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Friday, 12 October 2012

Evidence of Ecological Impact?

I learned recently that the European Crane migration is changing. The vast skeins of birds that migrate from the Baltic and Finland across Germany are being disrupted, or at least disturbed, by the hundreds of "Wind Generators" now intruding into the landscape across their flightpath.

They've been observed veering away from clusters of turbines, generally turning back on themselves and circling to gain height and presumably find a route around the turbines. This, despite the fact they generally fly at an altitude that would keep them well above the top of the highest blades. They don't seem to fly over the turbines whether turning or not.

There are two possible explanations according to local observation and research. One is that the movement of the blades is detected by the birds and interpretted as a threat. The second, which I believe is more likely, is that the turbines are causing turbulence i the air above them. Danish research has shown that the 'downwind' turbulence affects the efficiency of turbines placed to leeward in any wind farm, but now it appears the moving blades are generating turbulence above them as well.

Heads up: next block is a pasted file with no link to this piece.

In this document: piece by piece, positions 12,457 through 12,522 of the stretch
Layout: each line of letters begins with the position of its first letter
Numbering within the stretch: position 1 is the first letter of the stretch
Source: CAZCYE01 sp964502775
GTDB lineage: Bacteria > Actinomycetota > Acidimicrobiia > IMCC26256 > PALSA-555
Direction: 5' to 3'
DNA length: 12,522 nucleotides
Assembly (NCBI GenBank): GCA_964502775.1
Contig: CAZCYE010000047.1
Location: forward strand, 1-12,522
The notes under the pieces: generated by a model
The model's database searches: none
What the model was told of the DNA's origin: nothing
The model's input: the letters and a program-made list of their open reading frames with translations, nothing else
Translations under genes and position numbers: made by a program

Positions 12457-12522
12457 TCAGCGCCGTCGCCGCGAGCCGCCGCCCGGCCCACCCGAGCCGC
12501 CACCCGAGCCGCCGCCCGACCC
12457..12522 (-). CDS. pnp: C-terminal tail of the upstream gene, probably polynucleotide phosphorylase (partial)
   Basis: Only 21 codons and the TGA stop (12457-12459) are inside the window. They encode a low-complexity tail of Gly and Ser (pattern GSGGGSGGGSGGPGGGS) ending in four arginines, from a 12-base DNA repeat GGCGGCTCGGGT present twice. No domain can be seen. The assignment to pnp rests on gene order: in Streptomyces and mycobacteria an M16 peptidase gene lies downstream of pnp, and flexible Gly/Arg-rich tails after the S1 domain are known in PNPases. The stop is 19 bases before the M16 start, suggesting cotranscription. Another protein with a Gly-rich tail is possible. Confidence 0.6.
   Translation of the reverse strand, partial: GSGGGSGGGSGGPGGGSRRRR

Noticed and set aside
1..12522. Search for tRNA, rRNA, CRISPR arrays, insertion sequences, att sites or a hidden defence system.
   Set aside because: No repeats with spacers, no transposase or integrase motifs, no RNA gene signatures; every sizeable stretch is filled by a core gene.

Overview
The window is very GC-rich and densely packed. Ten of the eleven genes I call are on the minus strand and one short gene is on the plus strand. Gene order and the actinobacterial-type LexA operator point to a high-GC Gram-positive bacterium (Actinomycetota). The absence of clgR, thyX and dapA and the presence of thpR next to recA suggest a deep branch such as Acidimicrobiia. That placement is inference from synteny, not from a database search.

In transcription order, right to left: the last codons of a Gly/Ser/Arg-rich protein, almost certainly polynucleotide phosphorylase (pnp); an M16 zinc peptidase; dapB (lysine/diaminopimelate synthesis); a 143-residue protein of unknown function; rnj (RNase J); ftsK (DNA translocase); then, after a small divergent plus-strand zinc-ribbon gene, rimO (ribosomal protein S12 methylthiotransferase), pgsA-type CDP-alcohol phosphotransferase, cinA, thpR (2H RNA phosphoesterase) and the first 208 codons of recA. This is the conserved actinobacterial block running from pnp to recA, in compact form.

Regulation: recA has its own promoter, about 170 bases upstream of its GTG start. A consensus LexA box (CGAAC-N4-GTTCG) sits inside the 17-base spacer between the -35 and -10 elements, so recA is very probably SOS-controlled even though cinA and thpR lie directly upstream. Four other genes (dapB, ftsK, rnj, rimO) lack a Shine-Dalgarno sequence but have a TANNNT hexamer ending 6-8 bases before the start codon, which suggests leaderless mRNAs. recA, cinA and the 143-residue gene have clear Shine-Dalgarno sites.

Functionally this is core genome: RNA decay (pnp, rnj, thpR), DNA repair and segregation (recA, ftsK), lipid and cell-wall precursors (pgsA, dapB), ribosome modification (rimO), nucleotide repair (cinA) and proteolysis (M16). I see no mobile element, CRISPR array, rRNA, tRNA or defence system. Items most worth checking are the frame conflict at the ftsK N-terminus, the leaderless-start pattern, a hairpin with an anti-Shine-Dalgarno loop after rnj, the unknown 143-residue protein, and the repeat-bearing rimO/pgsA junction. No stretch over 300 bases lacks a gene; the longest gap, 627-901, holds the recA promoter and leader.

Coupled with the known vibration problem in the ground that drives small animals away from these things, I wonder how long it will be before someone does some serious research on this? It is known that the raptor birds are often killed by the turning blades. This is strange, because these birds have incredible agility in flight and eyesight that, in a human, would make telescopes redundant. So why are they not able to avoid the turbine blades? Could there be turbulence that prevents them making an evasion?

Personally I think this needs to be studied as a matter of urgency - preferably before any more of these monsters are erected. The Law of Unintended Consequences suggests that if they are causing a problem for animals, raptors and migratory birds we can expect to see some unwanted effects further down the line unless we are very, very careful.

One thing I learned a long time ago, is that small changes can have large impacts and sometimes the impact is so undesirable it is better not to make the change.

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